1 Timothy 6:1-2: “Let all who are under the yoke as slaves regard their own masters as worthy of all honor so that the name of God and [our] doctrine may not be spoken against. 2 And let those who have believers as their masters not be disrespectful to them because they are brethren, but let them serve them all the more, because those who partake of the benefit are believers and beloved. Teach and preach these [principles.]”
Paul is sending Onesimus, a slave, back to Philemon, his master, because it is right before the Lord. The reason American sensitivities are offended at this is because we have been taught a political rather than a Biblical understanding of slavery. Not only has our national history been perverted by this, but present political actions are still skewed by it. Past American slavery is usually brought up and disparaged as a political effort to empower and /or control particular voting blocks. And most tragically, those most vocal about how bad our past was are the ones most likely to ignore the modern slave trade active in northern Africa and the Islamic countries.
As Christians we must be diligent students of God’s word and frame our understanding of the world, past, present and future according to it. Only then can we correct and stand firm against the errors that come against us including those commonly believed in our own society. God, not culture, determines truth and righteousness.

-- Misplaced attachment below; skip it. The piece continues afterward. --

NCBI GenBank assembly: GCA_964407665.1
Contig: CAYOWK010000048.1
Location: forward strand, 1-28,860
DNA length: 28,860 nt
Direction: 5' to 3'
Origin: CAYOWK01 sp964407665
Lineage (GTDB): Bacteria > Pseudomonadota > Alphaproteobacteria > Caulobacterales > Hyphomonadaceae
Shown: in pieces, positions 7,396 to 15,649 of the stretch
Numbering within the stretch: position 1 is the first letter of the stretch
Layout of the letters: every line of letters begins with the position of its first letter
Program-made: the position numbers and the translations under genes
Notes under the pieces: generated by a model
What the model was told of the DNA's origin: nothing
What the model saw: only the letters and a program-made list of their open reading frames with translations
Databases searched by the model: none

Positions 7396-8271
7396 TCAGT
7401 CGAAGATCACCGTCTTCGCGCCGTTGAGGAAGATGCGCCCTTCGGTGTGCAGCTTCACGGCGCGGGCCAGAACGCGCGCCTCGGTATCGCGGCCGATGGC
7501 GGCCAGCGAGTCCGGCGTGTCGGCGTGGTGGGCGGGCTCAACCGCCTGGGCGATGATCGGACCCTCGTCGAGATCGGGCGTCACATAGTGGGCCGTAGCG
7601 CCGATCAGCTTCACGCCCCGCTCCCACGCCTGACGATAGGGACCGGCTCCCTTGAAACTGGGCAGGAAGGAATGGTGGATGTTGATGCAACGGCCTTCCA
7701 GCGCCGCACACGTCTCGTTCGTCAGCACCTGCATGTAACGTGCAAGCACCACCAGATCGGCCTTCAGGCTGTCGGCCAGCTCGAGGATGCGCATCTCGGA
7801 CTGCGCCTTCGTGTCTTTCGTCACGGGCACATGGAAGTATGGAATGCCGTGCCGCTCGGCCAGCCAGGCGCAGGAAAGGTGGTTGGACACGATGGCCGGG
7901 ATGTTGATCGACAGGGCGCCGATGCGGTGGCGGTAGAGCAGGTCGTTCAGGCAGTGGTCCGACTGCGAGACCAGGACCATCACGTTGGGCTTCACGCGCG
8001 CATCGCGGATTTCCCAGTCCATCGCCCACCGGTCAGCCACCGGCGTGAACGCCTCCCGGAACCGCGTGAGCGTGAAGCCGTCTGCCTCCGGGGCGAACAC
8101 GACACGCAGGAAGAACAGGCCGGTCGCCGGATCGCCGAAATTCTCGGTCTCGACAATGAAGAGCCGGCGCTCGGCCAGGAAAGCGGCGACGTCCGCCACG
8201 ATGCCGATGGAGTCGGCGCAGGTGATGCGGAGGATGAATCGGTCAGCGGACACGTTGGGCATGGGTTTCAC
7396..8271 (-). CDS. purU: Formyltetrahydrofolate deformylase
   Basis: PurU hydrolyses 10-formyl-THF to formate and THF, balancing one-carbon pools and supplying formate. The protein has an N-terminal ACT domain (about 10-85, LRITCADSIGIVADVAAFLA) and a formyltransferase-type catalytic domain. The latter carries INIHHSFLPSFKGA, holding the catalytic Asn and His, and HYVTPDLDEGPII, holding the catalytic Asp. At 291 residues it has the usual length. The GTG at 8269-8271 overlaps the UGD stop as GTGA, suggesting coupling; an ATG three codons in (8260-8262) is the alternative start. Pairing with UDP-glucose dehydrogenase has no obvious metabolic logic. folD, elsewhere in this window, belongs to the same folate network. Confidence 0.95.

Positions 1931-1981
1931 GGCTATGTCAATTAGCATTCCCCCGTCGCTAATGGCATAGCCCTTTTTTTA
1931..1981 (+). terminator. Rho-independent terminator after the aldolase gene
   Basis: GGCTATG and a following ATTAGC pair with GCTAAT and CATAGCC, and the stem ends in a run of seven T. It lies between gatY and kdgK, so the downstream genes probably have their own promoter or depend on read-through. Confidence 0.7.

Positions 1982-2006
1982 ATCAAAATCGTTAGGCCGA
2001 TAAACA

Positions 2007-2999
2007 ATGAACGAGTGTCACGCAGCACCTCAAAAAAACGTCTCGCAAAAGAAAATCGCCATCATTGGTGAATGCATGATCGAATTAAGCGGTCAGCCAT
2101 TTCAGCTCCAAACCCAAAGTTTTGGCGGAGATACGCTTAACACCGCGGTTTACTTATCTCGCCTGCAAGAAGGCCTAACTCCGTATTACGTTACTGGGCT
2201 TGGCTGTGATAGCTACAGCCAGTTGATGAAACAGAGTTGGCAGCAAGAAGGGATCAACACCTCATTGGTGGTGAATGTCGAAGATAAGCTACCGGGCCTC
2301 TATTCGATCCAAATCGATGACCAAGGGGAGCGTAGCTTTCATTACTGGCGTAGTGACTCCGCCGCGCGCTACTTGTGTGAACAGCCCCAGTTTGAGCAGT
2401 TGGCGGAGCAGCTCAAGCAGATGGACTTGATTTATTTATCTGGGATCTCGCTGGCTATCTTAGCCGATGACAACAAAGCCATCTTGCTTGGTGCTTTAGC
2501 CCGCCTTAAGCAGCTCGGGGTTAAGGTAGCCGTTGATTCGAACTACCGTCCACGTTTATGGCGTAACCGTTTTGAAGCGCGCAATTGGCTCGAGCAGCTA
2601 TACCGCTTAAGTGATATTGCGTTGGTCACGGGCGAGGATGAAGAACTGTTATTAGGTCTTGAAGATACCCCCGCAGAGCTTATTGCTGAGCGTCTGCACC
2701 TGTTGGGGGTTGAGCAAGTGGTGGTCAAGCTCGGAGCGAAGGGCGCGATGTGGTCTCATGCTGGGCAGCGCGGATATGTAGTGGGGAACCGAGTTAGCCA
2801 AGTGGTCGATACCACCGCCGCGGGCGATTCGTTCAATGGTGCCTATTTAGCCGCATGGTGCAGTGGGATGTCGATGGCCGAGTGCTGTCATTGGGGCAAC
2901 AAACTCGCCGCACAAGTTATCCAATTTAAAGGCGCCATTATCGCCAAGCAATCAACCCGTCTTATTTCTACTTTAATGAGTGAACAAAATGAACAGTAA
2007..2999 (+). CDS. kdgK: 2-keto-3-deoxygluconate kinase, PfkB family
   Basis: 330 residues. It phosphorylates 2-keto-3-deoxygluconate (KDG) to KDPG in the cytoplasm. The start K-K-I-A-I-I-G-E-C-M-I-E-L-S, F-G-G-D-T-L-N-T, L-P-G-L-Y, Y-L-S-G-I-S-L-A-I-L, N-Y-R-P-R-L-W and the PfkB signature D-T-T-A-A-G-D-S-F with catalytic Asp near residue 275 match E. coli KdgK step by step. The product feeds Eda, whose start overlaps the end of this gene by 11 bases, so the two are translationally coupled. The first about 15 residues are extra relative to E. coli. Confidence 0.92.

Turn back now to Philemon and let us see how Paul made his appeal to him to forgive and accept back Onesimus. It is a good model for us to follow when we make an appeal for forgiveness.
An Appeal for a Slave (vs. 10-20)
Paul’s Relationship to Onesimus (vs. 10 & 12). Paul begins his appeal by stating his relationship to Onesimus. I appeal to you for my child, whom I have begotten in my imprisonment, Onesimus. Again, we do not know how Onesimus ended up visiting Paul in prison other than God’s gracious providence. As Acts 28:31 states, Paul would have preached to him the kingdom of God and taught him concerning the Lord Jesus Christ. Onesimus responded to the gospel, was converted and became a Christian. Since it was through Paul’s ministry that he was saved from his sin, Paul refers to him in the same way as he does for Timothy and Titus as his “child.”
In verse 12 Paul expresses how close Onesimus had become to him. “And I have sent him back to you in person, that is, [sending] my very heart.” Paul’s expression here let Philemon know that Onesimus had become very dear to him in a relatively short time. Again we find that the English versions translate this word (splagcnon / splagchnon), which actually refers to the bowels, as “heart” since that is the organ we describe as being the seat of emotion. Sending Onesimus back was not easy for Paul. He would be missed greatly.